How to help York Museums Trust with accessibility

The Access Team at York Museums Trust is constantly developing new ideas and activities for those with accessibility difficulties to our venues, but we really do need the insight of those who may be affected. We are putting together a consultation group who can help us make the right choices in what we do to make our venues accessible to everyone.

We will meet every two months at one of our venues and talk about specific items such as bookable events, downloadable resources, upcoming exhibitions or how best to get information across to the public.

Our next meeting will be at the Art Gallery on Thursday 18 January from 2 until 3.30pm. However, you will have the opportunity to come along beforehand at 1pm to one of our sensory tours which lasts 45 minutes if you would like to. You might even want to come earlier than that and treat yourself to lunch in the café or have a look round the gallery itself.

Each time we meet, we will arrange for anyone who is part of the consultation group to be able to look round the venue where the meeting is being held either before or after the meeting. All you’ll have to do is say that you are part of the consultation group and you will get a visitors lanyard which allows you the same access as any of our visitors.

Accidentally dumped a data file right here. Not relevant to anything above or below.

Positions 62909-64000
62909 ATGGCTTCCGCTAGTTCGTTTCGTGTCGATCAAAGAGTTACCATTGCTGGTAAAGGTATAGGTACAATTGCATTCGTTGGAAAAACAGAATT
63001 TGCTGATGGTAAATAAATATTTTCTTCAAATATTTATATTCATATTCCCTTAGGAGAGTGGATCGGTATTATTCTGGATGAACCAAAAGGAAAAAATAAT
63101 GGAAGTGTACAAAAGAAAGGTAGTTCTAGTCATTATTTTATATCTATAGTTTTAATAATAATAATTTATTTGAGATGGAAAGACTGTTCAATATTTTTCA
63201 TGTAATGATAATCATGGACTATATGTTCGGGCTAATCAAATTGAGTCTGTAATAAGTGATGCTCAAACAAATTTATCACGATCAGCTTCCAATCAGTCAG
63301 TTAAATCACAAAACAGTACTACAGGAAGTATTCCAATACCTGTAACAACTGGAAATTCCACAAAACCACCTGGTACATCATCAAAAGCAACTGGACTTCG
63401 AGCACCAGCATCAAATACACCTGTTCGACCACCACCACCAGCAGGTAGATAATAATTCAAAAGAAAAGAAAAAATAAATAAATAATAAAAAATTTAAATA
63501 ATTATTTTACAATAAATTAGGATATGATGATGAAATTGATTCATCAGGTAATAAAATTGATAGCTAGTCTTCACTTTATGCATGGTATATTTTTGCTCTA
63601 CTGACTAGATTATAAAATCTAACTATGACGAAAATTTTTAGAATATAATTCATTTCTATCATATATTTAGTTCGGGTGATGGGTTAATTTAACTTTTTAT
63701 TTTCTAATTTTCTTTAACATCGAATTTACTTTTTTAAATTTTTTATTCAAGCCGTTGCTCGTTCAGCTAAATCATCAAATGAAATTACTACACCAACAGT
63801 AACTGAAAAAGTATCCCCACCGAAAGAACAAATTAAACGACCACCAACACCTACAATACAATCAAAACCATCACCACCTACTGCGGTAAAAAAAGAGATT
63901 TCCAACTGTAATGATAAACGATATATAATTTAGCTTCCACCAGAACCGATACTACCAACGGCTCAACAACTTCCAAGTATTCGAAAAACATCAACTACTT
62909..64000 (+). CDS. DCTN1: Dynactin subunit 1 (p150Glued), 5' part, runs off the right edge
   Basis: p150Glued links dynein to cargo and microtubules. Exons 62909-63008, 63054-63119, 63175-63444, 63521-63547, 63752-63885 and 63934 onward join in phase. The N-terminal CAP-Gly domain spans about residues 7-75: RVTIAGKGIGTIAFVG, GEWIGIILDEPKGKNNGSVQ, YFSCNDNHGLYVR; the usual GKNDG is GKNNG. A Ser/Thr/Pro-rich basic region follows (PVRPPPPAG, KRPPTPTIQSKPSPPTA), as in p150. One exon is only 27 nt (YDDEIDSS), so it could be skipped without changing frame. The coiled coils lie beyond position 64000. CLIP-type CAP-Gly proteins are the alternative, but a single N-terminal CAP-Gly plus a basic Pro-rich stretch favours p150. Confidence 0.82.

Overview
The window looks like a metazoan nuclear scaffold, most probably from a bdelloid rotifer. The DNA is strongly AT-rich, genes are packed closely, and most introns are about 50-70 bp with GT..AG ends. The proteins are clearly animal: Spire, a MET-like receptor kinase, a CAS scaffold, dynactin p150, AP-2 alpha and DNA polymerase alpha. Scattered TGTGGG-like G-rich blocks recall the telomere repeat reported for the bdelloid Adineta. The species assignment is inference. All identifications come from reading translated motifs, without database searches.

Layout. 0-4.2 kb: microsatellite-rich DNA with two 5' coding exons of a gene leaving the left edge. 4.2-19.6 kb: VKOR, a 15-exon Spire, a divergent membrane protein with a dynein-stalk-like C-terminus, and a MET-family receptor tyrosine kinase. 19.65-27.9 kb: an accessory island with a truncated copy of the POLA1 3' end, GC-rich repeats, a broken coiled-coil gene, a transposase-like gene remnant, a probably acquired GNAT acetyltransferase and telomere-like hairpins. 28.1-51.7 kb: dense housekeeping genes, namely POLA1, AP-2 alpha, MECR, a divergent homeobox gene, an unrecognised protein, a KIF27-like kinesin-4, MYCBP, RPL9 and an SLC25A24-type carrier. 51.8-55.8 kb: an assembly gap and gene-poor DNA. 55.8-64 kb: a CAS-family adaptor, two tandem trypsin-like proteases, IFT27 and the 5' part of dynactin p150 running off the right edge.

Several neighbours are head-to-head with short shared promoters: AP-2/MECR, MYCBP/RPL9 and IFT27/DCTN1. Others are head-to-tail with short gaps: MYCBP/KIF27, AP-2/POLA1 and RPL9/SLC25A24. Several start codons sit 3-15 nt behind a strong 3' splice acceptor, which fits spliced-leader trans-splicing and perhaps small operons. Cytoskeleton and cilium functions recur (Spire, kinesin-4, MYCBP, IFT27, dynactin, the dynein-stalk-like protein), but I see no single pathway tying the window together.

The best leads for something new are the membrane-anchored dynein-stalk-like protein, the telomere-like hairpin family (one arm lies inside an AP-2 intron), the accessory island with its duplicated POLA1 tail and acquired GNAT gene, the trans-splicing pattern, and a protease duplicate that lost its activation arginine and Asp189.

The subjects up for discussion in the January meeting will be:

  • What are the possible alternatives for anyone not able to physically access gallery or exhibition spaces?
  • What is the best form of non-visual interpretation (audio guides / braille text / guided tour / QR codes to scan / Penfriend / etc) and what is their best use (are they a tour? Adding information about exhibits? Explaining what can be seen?) In addition to this, we will discuss virtual tours for before visitors come.

However, do please bear in mind that no matter what potential solutions we may find, nothing is quick or easy in heritage sites, so changes do take time. At least we will know that we are taking time to make the right changes and invest in the right things.

We already have representatives who are partially sighted or blind, using mobility aids including motorized wheelchairs along with representatives who lead teams in adult and social care; we would particularly like to have the voice of those with dementia and autism represented, although any additional need may alter a visit to one of our venues, so all voices should be heard. If you are interested in coming to come to the next meeting or becoming part of the group, do let Sarah Mortimer know at